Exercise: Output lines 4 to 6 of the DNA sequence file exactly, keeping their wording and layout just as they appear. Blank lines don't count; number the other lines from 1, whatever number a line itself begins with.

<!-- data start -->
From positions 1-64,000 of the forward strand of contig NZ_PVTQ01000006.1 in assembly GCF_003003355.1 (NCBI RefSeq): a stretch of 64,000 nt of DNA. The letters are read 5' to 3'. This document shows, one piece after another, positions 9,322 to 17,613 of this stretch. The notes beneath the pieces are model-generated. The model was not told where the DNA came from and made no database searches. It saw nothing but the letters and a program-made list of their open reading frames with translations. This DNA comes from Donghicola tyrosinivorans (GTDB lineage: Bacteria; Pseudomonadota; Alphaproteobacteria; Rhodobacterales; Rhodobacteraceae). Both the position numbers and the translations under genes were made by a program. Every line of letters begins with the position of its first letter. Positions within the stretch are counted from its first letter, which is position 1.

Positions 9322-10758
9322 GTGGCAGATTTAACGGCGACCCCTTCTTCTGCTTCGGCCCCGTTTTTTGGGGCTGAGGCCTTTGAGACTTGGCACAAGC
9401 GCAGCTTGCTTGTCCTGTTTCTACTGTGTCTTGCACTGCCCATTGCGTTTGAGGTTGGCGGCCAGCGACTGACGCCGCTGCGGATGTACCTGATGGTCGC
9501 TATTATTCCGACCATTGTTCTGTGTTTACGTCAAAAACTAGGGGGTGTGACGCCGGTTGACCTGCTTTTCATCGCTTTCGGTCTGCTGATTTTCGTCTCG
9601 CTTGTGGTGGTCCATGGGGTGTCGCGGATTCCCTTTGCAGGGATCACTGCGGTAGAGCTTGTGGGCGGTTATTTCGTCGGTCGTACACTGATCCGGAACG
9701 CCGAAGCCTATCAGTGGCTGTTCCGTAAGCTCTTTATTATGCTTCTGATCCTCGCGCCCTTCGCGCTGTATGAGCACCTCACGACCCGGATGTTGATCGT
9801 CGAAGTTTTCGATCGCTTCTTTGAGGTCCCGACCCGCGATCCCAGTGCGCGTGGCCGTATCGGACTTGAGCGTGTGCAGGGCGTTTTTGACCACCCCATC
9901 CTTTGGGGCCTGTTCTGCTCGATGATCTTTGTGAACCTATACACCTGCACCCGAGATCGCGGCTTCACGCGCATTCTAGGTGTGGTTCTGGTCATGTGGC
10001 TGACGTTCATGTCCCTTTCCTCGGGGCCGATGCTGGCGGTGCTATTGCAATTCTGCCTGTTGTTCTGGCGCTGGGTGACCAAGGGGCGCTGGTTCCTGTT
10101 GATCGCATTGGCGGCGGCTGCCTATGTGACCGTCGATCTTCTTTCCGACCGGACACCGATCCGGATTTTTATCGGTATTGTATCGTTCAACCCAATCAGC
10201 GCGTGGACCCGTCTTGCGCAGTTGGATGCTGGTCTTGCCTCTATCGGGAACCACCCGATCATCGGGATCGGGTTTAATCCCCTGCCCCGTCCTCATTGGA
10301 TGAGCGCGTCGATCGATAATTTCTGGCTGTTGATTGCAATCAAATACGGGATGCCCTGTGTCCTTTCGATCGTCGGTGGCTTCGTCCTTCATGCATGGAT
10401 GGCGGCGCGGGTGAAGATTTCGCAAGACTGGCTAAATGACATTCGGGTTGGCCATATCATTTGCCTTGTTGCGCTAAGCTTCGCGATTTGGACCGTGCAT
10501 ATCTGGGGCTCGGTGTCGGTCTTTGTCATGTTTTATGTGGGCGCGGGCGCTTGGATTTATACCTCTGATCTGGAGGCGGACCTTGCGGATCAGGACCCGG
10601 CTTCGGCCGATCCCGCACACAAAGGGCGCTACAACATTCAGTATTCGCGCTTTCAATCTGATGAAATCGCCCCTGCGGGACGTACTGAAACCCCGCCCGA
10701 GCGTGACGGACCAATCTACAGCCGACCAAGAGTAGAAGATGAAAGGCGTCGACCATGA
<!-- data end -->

9401 GCAGCTTGCTTGTCCTGTTTCTACTGTGTCTTGCACTGCCCATTGCGTTTGAGGTTGGCGGCCAGCGACTGACGCCGCTGCGGATGTACCTGATGGTCGC
9501 TATTATTCCGACCATTGTTCTGTGTTTACGTCAAAAACTAGGGGGTGTGACGCCGGTTGACCTGCTTTTCATCGCTTTCGGTCTGCTGATTTTCGTCTCG
9601 CTTGTGGTGGTCCATGGGGTGTCGCGGATTCCCTTTGCAGGGATCACTGCGGTAGAGCTTGTGGGCGGTTATTTCGTCGGTCGTACACTGATCCGGAACG